If you’ve recently been denied for a first-time credit card, you might be wondering what happened. With identity theft on the rise, it’s definitely possible that someone may have been using your data. Lenders sometimes deny new applicants due to a lack of credit history, however.


Figuring out what went wrong is key in ensuring that you can stop identity theft if it’s happening or find a workaround so you can use your credit. Thankfully, lenders make it easy to understand the cause of the denial, giving you insights on what went wrong. Here’s what you need to know.  Credit Card Denial Cardoza Law Firm

Take a Peek at the Rejection Notice

Lenders are required by law to give you a reason for the denial of your credit card application. They will usually automatically send a letter or electronic statement after you apply. First-time borrowers often see limited credit history as the main reason for the denial when nothing is awry.


As you read through the notice, you will want to look for red flags like:

  • Negative marks
  • High debt balances
  • Excessive credit applications

If you see any of these reasons listed, then someone has likely been maliciously using your data to open accounts and rack up charges. But how did they get your data in the first place?

How Kid's Data Ends Up in the Wrong Hands

Identity thieves often target children’s data since their crimes are unlikely to be discovered until the victim hits adulthood and starts trying to use their credit. That leaves them with plenty of time to wreak havoc and leave your credit in shambles.


They’ve gone beyond the usual methods in stealing that data, too. As the K-12 education system embraces more and more education technology, students’ data is increasingly at risk.

The FBI even recently released a report warning the public of this risk. They urged educators and parents to take cybersecurity seriously and keep a close eye on the children’s data.

The Impact of Malicious Data Use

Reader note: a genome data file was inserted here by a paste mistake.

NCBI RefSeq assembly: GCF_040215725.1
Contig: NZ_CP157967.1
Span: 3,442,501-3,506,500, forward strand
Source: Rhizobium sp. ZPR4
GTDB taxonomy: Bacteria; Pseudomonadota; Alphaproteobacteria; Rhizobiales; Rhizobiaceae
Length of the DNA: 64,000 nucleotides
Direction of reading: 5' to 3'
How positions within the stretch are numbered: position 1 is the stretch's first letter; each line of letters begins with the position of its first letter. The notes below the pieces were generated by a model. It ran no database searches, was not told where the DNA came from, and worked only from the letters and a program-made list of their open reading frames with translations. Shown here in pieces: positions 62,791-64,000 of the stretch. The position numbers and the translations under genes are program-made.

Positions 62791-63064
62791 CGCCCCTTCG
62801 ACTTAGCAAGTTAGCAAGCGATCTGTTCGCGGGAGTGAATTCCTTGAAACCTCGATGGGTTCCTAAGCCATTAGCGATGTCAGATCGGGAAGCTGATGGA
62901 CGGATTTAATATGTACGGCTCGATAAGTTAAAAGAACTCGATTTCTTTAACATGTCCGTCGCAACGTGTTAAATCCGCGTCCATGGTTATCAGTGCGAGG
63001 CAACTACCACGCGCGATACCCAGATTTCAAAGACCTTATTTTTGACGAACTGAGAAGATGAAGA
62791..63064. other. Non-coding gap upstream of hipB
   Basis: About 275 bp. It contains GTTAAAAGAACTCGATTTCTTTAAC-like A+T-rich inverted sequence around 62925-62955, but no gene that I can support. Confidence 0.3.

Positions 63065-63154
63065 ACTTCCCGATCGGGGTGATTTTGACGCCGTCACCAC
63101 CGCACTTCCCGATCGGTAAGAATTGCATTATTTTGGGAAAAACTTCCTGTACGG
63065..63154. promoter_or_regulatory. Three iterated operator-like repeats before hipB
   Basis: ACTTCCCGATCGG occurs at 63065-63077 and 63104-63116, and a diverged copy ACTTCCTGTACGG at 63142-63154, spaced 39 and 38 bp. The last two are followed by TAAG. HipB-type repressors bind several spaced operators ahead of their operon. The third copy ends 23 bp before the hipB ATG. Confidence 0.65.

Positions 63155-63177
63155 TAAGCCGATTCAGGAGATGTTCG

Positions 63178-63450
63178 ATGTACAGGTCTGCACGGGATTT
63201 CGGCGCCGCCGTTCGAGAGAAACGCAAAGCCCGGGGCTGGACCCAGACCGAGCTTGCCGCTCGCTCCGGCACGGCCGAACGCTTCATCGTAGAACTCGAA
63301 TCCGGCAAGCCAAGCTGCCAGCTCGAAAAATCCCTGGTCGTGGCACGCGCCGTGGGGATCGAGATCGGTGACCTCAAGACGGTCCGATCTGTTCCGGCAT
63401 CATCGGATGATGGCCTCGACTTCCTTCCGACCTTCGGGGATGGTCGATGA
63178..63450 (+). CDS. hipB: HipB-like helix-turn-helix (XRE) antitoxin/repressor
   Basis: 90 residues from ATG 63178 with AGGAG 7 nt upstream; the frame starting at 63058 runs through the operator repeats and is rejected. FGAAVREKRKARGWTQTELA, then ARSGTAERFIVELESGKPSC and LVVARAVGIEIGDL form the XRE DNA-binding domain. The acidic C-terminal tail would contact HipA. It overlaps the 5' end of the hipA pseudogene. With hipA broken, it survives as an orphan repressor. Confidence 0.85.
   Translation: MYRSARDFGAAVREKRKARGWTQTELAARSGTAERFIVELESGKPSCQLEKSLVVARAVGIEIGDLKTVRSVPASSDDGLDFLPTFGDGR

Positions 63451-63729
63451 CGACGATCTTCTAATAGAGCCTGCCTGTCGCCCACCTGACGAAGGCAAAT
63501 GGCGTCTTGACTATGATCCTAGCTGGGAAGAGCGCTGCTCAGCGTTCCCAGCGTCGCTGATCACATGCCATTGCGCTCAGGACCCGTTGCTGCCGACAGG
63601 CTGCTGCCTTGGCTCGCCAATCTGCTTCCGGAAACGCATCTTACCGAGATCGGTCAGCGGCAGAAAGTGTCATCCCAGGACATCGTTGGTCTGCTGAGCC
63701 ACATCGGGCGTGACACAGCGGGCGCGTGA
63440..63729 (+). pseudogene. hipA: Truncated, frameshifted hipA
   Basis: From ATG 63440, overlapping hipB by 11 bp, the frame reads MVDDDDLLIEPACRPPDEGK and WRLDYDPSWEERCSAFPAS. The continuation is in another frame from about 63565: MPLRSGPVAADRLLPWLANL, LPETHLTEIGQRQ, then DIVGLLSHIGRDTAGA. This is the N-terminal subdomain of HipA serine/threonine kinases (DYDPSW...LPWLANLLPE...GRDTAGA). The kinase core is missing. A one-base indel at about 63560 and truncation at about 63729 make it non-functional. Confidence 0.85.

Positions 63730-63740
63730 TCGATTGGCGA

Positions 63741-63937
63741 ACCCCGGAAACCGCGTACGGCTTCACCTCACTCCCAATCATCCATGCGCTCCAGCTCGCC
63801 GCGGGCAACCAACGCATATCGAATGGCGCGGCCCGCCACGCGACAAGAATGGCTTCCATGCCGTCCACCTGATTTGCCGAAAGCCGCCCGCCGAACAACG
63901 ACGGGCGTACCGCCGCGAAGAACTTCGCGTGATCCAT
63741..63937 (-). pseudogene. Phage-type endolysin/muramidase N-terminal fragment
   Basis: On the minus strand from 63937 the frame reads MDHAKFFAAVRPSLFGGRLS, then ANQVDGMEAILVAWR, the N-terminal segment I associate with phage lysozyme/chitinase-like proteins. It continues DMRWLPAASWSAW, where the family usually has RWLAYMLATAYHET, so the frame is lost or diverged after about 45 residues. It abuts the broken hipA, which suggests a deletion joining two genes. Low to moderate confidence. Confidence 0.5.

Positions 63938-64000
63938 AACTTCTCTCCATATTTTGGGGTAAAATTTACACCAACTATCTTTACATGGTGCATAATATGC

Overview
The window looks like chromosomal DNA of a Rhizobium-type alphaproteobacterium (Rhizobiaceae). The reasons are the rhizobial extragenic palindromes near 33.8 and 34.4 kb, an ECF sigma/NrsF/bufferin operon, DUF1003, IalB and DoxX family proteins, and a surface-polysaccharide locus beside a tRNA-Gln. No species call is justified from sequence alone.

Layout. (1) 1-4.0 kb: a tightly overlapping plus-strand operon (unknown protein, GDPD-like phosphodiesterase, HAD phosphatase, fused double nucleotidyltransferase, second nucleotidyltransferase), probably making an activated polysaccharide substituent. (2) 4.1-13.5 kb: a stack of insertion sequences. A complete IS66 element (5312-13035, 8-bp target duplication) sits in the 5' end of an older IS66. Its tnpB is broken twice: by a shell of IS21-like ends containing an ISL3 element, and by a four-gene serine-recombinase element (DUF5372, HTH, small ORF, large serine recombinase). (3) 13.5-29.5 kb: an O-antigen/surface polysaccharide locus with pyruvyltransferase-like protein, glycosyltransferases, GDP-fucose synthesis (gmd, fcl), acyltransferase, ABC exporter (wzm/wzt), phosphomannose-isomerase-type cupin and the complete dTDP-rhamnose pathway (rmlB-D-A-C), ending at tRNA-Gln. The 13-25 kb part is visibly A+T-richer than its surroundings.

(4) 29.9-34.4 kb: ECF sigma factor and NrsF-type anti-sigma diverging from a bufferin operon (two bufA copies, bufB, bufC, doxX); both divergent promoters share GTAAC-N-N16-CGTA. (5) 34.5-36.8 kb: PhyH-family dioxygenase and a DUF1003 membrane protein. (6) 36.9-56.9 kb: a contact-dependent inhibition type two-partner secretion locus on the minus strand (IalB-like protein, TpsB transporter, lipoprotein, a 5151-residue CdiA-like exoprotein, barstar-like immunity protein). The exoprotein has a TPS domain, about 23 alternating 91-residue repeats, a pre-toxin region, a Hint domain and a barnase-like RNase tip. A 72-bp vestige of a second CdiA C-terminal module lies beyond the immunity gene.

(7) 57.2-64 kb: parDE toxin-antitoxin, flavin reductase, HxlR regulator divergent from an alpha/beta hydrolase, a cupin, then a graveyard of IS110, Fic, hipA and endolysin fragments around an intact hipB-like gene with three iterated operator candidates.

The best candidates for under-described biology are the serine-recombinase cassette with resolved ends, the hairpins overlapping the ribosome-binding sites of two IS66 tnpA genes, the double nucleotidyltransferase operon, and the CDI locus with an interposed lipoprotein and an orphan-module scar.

By breaking into education technology systems, identity thieves are stealing tons of data from minors, such as:

  • Names, birthdates, and addresses
  • Social security numbers
  • Academic stats
  • Medical information
  • Browsing history

Thieves then use this data to track and bully, run social engineering campaigns, and steal their identity for financial gain.

If they get your social security number, the identity thieves can open fraudulent accounts of all kinds. They might apply for a loan, open bank accounts, and even use it to rent an apartment. Since kids do not use or watch their credit, these crimes can fly under the radar for years.


As they abuse those accounts and wring as much money out of them as they can, your credit score is sure to plummet. Then, once you’re ready to open a credit card, you get a prompt denial and a big surprise on your rejection notice.

What to Do If Your Data Was Compromised

If your data was compromised before you reached 18 years of age, you can clear it up using your birth certificate. You’ll need to send a copy to the credit bureaus and let them know that you were too young to enter into contracts and did not open those accounts. You will also need to contact the companies directly to tell them the same thing.


To find out all the places your credit was fraudulently used, you’ll need to pull your credit report and review it closely. Write down the name and contact information for all the companies that allowed the thieves to open accounts and rack up debt. Then, start notifying them of the crimes and request that they remove the account from your credit report.


You will likely need to wait several weeks for the companies to take action. Some might even push back against your request, especially if you do not provide enough proof of your claims.

When to Reapply for a Credit Card

If you’re getting credit card denials, it’s important to sort everything out before reapplying. Otherwise, you will likely just get more denials and tank your credit score even more. Thankfully, you don’t have to go at it alone.

Need Help Reporting Credit Report Disputes From Identity Theft

You can get help looking into the matter by contacting our team at The Cardoza Law Corporation. Reach out to an experienced credit identity theft attorney as soon as possible. We’re available anytime you want to talk about your case. Schedule a free consultation with one of our attorneys to get started figuring this all out.

Michael F. Cardoza, Esq.
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U.S. Marine & Consumer Financial Protection Attorney helping victims of ID theft and Credit Reporting errors.